Could the reason be the state of their gut bacteria? And could a simple solution be to take probiotics and eat more yogurt to prevent or fight cancer?
Yes, yogurt. And here’s why: Within our GI tract there is a huge collection of bacteria. Scientists call this our microbiome. And in a healthy person there are about 100 trillion bacterial cells. In fact, microbes in the gut outnumber human cells three to one. While a few species are harmful, these are held in check by friendly bacteria.
In fact, doctors call these GI hitchhikers “commensals.” This word means for “eating at the same table.” The “table” in this case is us. Or at least our bowels. And these bugs have got a cozy gig.
In fact, we provide them with a warm and safe home. They eat what we eat. But they, in turn, provide us with digestive power. They improve our general health and well-being.
And they strengthen our immune systems.
The Russian Connection
So, if we improve the mix of microbes in our gut, we improve our response to disease. Such was the theory of the 19th century scientist, Ilya Metchnikoff, PhD. This Russian won the Nobel Prize for his discovery of phagocytes.
Therefore, these are a major part of the immune system. He later claimed that aging was caused by bad bacteria in the gut. And, as a result, he told people that they should eat more yogurt.
He also said that the long lifespan of Bulgarian peasants came from eating yogurt every day.
https://www..com/watch?v=R9RJBgNB1ZI Dannon Yogurt Commercial (1977)
So, many scientists ridiculed him for his belief in yogurt. But there is new evidence that bacteria in yogurt are good for cancer patients.
Article continues below…
Microbes Good for Cancer Patients
In fact, this has always been a favorite topic for health food devotees. But there is a very positive write-up on gut microbes in the 2019 edition of the DeVita cancer textbook.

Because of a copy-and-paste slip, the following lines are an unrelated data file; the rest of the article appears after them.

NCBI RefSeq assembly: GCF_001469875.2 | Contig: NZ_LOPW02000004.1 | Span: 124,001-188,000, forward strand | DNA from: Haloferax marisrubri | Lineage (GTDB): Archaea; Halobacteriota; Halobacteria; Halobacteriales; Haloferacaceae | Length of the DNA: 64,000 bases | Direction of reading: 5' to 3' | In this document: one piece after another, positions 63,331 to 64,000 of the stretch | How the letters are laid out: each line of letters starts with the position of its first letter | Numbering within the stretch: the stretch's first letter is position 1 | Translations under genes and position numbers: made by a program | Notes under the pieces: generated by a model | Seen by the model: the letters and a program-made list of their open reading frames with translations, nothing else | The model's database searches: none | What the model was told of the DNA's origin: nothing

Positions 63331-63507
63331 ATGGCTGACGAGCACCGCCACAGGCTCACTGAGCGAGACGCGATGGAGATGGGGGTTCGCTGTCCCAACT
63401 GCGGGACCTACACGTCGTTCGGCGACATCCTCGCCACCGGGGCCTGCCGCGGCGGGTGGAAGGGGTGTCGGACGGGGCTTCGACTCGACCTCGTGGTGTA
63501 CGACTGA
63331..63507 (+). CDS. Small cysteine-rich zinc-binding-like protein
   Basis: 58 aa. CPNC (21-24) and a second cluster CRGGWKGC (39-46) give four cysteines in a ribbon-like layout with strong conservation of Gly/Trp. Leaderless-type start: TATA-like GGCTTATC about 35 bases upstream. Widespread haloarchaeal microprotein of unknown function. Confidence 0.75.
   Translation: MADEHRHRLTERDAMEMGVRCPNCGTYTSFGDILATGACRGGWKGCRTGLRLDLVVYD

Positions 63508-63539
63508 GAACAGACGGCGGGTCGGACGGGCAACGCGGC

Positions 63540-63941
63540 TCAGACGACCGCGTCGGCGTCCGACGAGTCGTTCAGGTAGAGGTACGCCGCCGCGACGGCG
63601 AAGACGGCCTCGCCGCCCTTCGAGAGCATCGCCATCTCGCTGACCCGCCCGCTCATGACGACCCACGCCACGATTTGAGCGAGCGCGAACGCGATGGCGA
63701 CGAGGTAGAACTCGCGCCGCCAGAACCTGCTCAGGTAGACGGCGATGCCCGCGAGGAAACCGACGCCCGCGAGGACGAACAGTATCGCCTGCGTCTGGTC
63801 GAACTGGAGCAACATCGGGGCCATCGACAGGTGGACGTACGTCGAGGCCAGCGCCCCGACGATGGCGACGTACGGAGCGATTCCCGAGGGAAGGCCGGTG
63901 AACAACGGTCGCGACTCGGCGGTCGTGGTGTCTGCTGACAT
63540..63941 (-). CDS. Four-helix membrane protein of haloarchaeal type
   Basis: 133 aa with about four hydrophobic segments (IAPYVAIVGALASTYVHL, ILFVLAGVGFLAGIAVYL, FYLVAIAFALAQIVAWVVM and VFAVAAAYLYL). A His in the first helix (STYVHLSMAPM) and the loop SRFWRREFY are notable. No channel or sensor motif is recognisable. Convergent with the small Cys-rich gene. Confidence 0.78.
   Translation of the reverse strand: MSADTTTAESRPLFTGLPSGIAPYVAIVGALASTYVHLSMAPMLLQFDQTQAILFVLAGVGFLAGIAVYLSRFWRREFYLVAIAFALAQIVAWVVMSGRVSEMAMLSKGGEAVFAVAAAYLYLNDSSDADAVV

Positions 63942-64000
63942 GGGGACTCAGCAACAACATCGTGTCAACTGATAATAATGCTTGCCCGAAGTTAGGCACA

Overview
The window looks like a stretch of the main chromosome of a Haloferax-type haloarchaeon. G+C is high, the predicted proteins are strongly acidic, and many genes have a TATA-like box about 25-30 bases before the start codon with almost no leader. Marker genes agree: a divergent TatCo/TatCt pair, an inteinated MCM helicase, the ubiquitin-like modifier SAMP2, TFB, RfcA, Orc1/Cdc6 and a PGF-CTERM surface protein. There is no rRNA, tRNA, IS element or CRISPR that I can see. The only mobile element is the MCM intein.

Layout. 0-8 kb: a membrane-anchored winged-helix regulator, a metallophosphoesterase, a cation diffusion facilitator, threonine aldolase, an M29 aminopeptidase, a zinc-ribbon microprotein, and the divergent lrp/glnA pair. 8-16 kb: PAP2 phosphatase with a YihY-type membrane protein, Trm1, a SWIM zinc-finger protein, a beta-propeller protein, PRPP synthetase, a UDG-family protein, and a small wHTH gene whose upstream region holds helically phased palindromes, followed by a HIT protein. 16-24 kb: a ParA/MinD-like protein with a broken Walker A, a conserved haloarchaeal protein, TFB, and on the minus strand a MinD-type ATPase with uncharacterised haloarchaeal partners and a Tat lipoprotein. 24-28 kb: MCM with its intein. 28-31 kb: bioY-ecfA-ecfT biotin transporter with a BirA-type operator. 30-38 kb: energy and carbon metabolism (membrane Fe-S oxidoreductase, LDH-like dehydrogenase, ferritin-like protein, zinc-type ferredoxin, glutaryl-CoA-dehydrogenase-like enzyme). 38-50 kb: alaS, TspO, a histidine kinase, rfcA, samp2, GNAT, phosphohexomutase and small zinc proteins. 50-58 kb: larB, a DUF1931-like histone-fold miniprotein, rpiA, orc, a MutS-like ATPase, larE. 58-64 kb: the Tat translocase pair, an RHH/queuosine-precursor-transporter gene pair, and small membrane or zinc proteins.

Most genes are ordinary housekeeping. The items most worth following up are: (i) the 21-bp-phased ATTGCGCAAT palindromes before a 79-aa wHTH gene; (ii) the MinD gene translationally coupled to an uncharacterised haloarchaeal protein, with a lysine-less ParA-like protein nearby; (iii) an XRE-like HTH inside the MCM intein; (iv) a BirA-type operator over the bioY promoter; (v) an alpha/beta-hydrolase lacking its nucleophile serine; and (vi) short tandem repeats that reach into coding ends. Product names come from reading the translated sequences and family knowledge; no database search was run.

You see, for decades, this book has been the bastion of cancer orthodoxy. Its editor, Vincent DeVita, Jr., MD, was one of the founders of chemotherapy.
Yet now this book contains a section on the “Microbiome and Cancer,” written by a doctor from the National Cancer Institute. It contains the following statement:
“The gut microbiota composition regulates the responsiveness to anti- PD-1/PD-L1 cancer therapy.”
You see, anti PD-1/PD-L1 anticancer therapy means the new immune checkpoint inhibitors. These include Keytruda and Opdivo. And James P. Allison, PhD, of Houston, won the 2018 Nobel Prize for this work. The textbook goes on:
“Cancer patients with a healthier, highly diverse microbiota…appear to be able to mount a more robust anti-tumor immune response…with increased probability of a favorable clinical response.”
Enhanced Immunity with Yogurt
In other words, the healthier the gut microbes, such as those found in yogurt, the more ly the cancer patient will respond to immune therapy.
IMMUNE CHECKPOINT INHIBITORS: WILL THEY WORK FOR YOU?Probiotics and Cancer: Another way to make Immune Checkpoint Drugs Work for You
So, how do you enhance crucial gut bacteria? University of Chicago researchers examined this question. They showed that mice that did not respond to immune treatment could be “rescued by…a probiotic cocktail” of Bifido species, including B. breve and B. longum. Getting these good bacteria increased anticancer immune responses.